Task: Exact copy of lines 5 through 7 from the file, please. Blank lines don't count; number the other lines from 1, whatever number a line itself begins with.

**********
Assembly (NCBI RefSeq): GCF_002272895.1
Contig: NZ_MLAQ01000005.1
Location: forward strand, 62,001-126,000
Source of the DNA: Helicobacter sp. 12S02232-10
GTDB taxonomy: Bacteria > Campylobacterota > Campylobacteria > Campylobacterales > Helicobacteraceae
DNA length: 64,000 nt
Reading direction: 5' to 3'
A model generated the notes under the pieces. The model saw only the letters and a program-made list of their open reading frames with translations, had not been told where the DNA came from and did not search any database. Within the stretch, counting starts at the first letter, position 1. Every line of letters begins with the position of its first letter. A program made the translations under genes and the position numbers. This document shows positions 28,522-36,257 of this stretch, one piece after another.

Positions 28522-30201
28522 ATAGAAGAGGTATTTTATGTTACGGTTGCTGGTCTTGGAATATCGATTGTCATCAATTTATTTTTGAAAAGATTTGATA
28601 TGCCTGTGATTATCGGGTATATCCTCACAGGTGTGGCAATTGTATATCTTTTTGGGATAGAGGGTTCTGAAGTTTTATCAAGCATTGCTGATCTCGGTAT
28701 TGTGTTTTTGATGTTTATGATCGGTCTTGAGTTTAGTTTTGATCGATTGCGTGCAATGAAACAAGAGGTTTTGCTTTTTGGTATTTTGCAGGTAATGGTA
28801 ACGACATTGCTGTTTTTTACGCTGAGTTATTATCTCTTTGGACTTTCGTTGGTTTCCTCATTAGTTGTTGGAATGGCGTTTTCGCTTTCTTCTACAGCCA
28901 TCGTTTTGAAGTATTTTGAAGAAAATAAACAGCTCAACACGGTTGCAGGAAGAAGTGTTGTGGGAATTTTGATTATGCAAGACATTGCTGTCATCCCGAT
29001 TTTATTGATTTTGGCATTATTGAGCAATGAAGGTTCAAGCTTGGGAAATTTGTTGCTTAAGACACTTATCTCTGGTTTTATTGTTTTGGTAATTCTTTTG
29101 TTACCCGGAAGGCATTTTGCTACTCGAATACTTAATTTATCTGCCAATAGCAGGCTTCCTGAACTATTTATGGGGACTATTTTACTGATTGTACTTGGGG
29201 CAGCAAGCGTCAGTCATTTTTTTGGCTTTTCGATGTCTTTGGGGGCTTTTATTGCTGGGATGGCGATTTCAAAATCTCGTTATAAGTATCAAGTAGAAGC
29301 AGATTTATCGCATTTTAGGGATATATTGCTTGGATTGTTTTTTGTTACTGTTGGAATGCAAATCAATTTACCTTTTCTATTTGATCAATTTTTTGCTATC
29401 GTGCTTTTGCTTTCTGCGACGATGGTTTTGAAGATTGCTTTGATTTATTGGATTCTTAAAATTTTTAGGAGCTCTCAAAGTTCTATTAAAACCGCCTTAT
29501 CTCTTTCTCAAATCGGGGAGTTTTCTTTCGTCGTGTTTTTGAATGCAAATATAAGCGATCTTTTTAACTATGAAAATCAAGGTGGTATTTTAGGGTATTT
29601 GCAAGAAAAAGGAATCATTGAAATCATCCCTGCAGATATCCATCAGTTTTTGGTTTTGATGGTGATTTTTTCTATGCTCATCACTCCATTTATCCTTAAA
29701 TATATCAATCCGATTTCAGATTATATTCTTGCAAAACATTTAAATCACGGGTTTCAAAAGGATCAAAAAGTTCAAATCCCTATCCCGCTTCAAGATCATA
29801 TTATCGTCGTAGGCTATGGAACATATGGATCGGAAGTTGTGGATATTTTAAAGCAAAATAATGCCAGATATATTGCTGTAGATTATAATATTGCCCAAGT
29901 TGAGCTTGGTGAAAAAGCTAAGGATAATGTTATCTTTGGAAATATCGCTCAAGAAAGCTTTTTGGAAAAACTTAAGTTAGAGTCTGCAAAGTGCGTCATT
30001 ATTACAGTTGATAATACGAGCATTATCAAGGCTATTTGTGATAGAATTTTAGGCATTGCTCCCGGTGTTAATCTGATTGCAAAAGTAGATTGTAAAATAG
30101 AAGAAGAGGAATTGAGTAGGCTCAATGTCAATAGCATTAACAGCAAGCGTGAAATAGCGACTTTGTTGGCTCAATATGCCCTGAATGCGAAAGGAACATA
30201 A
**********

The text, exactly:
GTDB taxonomy: Bacteria > Campylobacterota > Campylobacteria > Campylobacterales > Helicobacteraceae
DNA length: 64,000 nt
Reading direction: 5' to 3'